Ala'ilima, Fay C. SAMOAN VALUES AND ECONOMIC DEVELOPMENT PRELIMINARY DRAFT FOR THE INTERNATIONAL DEVELOPMENT INSTITUTE, EAST-WEST CENTER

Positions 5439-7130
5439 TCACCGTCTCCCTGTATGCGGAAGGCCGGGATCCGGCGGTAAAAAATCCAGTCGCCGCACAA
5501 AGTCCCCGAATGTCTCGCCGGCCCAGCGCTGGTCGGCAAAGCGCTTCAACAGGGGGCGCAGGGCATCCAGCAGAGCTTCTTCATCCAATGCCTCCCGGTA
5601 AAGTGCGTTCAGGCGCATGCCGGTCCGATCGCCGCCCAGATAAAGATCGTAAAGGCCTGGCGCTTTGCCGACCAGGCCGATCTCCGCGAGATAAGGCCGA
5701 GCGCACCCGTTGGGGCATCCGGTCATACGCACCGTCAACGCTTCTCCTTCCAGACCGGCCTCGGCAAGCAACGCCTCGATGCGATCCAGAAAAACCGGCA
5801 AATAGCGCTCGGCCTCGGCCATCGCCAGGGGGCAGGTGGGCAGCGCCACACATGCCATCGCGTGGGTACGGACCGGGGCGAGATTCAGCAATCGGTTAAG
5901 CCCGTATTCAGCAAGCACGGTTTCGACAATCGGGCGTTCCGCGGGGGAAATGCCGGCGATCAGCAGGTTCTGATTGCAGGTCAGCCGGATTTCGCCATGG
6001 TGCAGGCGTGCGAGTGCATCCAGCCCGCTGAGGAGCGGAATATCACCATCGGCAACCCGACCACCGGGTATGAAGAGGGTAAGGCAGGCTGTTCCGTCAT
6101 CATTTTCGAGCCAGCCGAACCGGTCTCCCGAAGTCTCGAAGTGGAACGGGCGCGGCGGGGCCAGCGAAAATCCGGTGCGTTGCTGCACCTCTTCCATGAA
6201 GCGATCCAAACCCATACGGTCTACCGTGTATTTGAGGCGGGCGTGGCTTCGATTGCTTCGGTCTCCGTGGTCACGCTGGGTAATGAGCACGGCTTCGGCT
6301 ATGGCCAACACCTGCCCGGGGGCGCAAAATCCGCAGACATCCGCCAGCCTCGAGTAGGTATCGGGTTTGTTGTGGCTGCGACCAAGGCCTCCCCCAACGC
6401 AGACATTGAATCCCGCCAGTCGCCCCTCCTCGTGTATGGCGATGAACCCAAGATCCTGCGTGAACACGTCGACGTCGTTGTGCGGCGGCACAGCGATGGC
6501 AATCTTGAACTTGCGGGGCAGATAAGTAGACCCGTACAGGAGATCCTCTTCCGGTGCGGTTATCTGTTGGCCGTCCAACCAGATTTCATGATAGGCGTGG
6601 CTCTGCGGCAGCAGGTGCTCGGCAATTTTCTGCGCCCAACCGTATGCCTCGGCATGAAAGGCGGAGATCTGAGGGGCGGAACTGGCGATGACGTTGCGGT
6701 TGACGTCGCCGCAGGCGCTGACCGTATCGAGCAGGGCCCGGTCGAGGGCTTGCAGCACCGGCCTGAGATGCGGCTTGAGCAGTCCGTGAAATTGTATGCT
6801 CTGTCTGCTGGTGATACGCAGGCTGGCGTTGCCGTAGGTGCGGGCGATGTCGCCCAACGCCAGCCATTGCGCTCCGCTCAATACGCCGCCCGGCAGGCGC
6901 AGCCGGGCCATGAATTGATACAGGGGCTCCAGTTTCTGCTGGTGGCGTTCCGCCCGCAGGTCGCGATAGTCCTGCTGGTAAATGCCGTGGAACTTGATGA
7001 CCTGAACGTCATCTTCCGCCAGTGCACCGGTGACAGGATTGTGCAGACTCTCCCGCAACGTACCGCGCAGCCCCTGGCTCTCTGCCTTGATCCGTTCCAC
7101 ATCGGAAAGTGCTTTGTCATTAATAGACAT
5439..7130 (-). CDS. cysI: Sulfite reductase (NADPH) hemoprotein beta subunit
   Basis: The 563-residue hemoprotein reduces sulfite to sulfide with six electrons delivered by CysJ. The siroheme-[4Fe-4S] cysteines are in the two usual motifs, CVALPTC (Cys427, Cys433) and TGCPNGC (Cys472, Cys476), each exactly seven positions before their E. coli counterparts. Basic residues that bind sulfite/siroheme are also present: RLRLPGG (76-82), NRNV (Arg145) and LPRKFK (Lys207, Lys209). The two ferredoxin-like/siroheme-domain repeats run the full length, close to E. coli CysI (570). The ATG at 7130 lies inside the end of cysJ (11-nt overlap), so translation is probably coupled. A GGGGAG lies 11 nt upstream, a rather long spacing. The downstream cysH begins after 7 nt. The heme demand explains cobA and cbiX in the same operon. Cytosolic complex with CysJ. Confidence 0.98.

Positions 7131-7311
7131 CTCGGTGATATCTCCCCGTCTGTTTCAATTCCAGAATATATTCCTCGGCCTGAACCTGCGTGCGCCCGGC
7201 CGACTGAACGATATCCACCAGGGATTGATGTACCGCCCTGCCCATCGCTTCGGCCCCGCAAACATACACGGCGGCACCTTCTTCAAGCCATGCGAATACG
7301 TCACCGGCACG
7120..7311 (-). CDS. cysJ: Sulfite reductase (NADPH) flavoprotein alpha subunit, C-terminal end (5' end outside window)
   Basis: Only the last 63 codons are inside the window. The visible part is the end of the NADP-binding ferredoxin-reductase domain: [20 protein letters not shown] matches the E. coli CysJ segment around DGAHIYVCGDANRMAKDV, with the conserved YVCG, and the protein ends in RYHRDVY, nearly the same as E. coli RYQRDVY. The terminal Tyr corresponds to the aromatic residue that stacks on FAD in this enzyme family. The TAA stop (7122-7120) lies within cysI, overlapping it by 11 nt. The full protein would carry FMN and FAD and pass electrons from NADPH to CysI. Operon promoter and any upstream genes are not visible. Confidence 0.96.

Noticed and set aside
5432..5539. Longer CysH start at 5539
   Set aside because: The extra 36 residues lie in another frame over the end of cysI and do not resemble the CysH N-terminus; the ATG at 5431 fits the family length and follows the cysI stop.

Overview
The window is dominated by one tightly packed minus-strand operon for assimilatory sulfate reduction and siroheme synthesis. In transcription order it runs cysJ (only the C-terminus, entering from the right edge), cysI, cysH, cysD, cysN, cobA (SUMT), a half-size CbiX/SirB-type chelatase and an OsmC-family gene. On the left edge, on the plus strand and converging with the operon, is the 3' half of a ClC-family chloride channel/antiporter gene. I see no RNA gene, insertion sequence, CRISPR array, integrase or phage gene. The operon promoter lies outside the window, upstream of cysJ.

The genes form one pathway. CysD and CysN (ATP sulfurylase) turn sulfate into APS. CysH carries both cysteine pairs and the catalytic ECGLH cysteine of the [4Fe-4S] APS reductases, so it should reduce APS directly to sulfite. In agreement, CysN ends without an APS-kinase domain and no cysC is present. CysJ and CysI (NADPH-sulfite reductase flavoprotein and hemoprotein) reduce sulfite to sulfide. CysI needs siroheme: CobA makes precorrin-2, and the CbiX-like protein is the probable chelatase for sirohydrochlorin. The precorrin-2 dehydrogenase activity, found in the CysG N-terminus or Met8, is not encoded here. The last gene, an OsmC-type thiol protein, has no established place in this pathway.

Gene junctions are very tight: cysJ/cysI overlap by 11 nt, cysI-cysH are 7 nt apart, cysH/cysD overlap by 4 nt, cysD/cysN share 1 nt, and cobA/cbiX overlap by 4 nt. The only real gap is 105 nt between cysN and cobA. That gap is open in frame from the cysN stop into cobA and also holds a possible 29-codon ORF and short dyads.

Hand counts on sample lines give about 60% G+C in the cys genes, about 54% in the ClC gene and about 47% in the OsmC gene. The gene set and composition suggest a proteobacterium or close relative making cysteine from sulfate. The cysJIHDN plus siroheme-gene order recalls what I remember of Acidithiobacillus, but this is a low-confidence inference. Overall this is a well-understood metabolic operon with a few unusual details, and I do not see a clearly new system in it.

[Honolulu]: [self-published by the author] 1964. Mimeographed sheets stapled in upper left corner; 17 pp. Later published by the East-West Center as a 13-page pamphlet of the same title attributed to Vaiao J. Ala’ilima and Fay C Ala’ilima and published in the East-West Center Review Vol 1, Nr. 3 February 1965. Very good; very minor discoloring and rubbing to 1st page. Dr. Fay C. Ala’ilima (1921–2010) led an interesting life. She was an American, born in New York to a puritan Quaker family, who fell in love with a Samoan Chief, and thereafter dedicated her life to Samoan history and culture. Her Phd. is in political science from the University of Chicago. In 1984 she moved with her family to Samoa so that her husband could resume his role of village chief. In April 1988 he was elected to parliament — and Dr. Ala’ilima would write the parliamentary proposals for her husband (as she recounted in later memoirs). Interestingly, the item on offer lists only Dr. Ala’ilima as author. When it was later published, both she and her husband are listed as co-authors. Her husband became prominent in Samoan politics and upon his passing in 2016 he held four high chief titles: Le’iataualesa Fuimaono Amituanai Vaiao Ala’ilima. In this article Dr. Ala’ilima provides an overview of Samoan communal culture and explains, for a western audience, how it is incompatible with western capitalism. She searches for an economic solution that will allow Samoan values to thrive, while also allowing for goods and services from outside to be brought to the islands. Economists frequently write “Robinson Crusoe” exercises attempting to simplify large economic systems to an small island. Dr. Ala’ilima argues in this paper that if Robinson Crusoe had landed on Samoa, he likely would have adopted Samoan communal values as the best economic system — probably not what most economists would conclude. Of course, one of those economists (Dr. Ala’ilima) had actual experience living on a remote island and all (or virtually all) other economists do not. This draft differs (primarily in the conclusion) from the version printed in the February 1965 East-West Center Review and is likely one-of-a-kind.
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